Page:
• Sequels to Sixteen Candles,[26][27] The Breakfast Club,[19] and Ferris Bueller's Day Off [19]

Personal LifeEdit

 
Hughes in 2009 at a Red Wings game in Chicago

Hughes was married to Nancy Ludwig in 1970, when he was 20 and she was 19. They had two kids, John Hughes III (born 1976) and James Hughes (born 1979). After Hughes left the spotlight, he began to keep more than 300 moleskin notebooks and recorded daily observations and other ideas. He had a grandson, whom he was visiting the night before he died. [1] In 1994, Hughes retired from the public eye and moved back to the Chicago area. In the years following, Hughes rarely granted interviews to the media save a select few in 1999 to promote the soundtrack album to Reach the Rock, an independent film he wrote.[28] The album was compiled by Hughes's son, John Hughes III, and released on his son's Chicago-based record label, Hefty Records.[29] He also recorded an audio commentary for the 1999 DVD release of Ferris Bueller's Day Off.

DeathEdit

On August 5, 2009, Hughes and Ludwig had gone to go visit James's newly born son. Hughes was described as socially "on fire", with James saying he was "in the best possible mood" that night. Hughes was also taking pictures of their grandson. [1] After dinner, Hughes and Ludwig left, saying goodbye to their son and daughter-in-law, planning to meet again the next day. [1] On the morning of August 6, 2009, Ludwig noticed that Hughes was gone, which was typical. Every morning he would go walk around New York, taking notes on life and those whom he passed on his walk, so she naturally assumed that was what he was doing. While on his walk on West 55th Street in Manhattan, just a few blocks away from his hotel, Hughes suffered a severe heart attack. [1] He was rushed to Roosevelt Hospital, where he was later pronounced dead. He was 59 years old.[30] Hughes's camera, which he was carrying with him on his last walk, was found. It contained some streetscape pictures. [1] Hughes's funeral took place on August 11 in Chicago.[31] He was buried at Lake Forest Cemetery in Illinois.[32] Many were taken aback by Hughes death, as it was completely unexpected. James said, “It’s some small comfort to us that we know from the spot where the ambulance arrived, and from where his last picture was taken, that it was a small distance—that it was sudden." [1]

LegacyEdit

The pilot episode of the NBC comedy Community, broadcast on September 17, 2009, was dedicated to Hughes.[33] The episode included several references to The Breakfast Club and ended with a cover of "Don't You (Forget About Me)".[34] The One Tree Hill episode titled "Don't You Forget About Me", broadcast on February 1, 2010, ended with a scene similar to the ending scene of Sixteen Candles and included some other references to his movies such as Home Alone. The 2011 Bob's Burgers episode Sheesh! Cab, Bob? also paid homage to Sixteen Candles.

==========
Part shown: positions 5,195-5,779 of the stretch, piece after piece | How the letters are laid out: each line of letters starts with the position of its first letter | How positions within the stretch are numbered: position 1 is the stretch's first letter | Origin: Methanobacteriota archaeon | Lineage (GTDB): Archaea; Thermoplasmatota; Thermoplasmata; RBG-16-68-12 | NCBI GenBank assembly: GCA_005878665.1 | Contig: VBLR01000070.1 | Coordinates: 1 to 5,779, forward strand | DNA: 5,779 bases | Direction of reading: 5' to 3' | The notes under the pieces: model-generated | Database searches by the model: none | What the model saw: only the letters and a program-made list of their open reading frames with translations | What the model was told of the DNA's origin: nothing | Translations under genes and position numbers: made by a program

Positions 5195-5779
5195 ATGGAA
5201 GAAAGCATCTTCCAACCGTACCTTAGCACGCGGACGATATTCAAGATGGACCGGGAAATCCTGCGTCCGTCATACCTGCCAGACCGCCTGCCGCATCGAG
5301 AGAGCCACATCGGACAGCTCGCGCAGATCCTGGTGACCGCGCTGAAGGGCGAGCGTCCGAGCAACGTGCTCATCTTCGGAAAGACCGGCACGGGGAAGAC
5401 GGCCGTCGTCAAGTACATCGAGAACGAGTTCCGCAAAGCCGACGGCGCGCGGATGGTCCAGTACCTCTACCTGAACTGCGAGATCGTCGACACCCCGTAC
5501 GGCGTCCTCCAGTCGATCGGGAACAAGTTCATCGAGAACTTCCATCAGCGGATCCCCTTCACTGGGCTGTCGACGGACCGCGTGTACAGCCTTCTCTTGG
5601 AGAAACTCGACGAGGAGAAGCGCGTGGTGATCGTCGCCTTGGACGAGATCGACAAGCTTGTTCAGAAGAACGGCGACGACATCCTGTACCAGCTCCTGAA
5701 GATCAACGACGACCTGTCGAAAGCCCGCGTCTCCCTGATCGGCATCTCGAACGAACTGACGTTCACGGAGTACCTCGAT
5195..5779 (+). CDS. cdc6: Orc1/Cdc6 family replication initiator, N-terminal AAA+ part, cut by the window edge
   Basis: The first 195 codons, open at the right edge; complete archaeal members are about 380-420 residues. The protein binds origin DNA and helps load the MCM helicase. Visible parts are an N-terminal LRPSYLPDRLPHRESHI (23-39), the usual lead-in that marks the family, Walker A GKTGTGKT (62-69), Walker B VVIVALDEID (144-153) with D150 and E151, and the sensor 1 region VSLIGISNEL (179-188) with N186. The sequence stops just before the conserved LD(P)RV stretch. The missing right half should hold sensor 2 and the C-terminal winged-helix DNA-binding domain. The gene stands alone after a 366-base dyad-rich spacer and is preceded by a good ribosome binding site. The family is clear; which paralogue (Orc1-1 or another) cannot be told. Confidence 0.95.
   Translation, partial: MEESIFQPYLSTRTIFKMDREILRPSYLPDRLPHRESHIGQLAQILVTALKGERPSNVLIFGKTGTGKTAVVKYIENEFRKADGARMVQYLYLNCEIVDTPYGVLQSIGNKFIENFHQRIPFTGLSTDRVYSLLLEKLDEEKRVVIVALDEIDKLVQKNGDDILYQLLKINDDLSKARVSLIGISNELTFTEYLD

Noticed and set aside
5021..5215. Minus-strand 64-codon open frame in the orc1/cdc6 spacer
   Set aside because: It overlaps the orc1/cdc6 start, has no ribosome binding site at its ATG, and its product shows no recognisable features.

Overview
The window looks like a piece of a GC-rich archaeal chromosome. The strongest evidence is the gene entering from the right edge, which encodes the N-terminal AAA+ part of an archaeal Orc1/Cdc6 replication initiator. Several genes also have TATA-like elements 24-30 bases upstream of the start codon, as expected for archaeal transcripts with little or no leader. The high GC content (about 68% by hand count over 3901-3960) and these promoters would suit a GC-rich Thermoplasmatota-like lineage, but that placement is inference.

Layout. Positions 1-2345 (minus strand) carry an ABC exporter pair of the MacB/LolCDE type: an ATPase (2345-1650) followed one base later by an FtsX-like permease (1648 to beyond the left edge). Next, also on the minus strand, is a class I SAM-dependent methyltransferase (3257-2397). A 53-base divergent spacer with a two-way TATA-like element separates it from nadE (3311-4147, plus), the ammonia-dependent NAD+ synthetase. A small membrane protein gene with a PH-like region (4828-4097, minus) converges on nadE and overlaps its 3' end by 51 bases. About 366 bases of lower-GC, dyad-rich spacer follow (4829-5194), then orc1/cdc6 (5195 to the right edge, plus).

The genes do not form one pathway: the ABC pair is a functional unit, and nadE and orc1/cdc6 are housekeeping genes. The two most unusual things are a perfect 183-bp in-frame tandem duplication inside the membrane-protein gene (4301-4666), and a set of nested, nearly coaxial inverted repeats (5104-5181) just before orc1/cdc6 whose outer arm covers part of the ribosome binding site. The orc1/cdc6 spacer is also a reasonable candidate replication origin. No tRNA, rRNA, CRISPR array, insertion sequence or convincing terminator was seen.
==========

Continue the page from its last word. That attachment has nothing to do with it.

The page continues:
After Hughes' death, many of those who knew him commented on the impact Hughes had on them and on the film industry. Judd Apatow said "Basically, my stuff is just John Hughes films with four-letter words. I feel like a part of my childhood has died. Nobody made me laugh harder or more often than John Hughes."[12] Molly Ringwald said, "I was stunned and incredibly sad to hear about the death of John Hughes. He was and will always be such an important part of my life.... He will be missed – by me and by everyone that he has touched. My heart and all my thoughts are with his family now."[35] Matthew Broderick also released his own statement, saying, "I am truly shocked and saddened by the news about my old friend John Hughes. He was a wonderful, very talented guy and my heart goes out to his family."[35]

The 82nd Academy Awards (2010) included a tribute to Hughes' work. A retrospective of clips from Hughes' films was followed by cast members from several of them, including Molly Ringwald, Matthew Broderick, Macaulay Culkin, Judd Nelson, Ally Sheedy, Anthony Michael Hall and Jon Cryer,[4] gathering on stage to commemorate the man and his contributions to the film industry.[36]

Movies with scenes taking place in fictional high schools named after Hughes include: the 2001 satire Not Another Teen Movie, the 2010–2013 Disney Channel sitcom Shake It Up, and the 2016 Hallmark movie Date With Love.

Hughes' work has also influenced a new generation of millennial filmmakers,[37] including M. H. Murray of Teenagers fame, who has cited Hughes as one of his main influences in interviews,[38][39] once stating: “I loved how John Hughes wrote teens ... They were flawed in this genuine sort of way.”[40] Kelly Fremon Craig, who wrote and directed The Edge of Seventeen, also cited Hughes as an influence.[41][42]

FilmographyEdit

FilmEdit

Year Title Director (Executive)
Producer
Writer Other Note
1982 National Lampoon's Class Reunion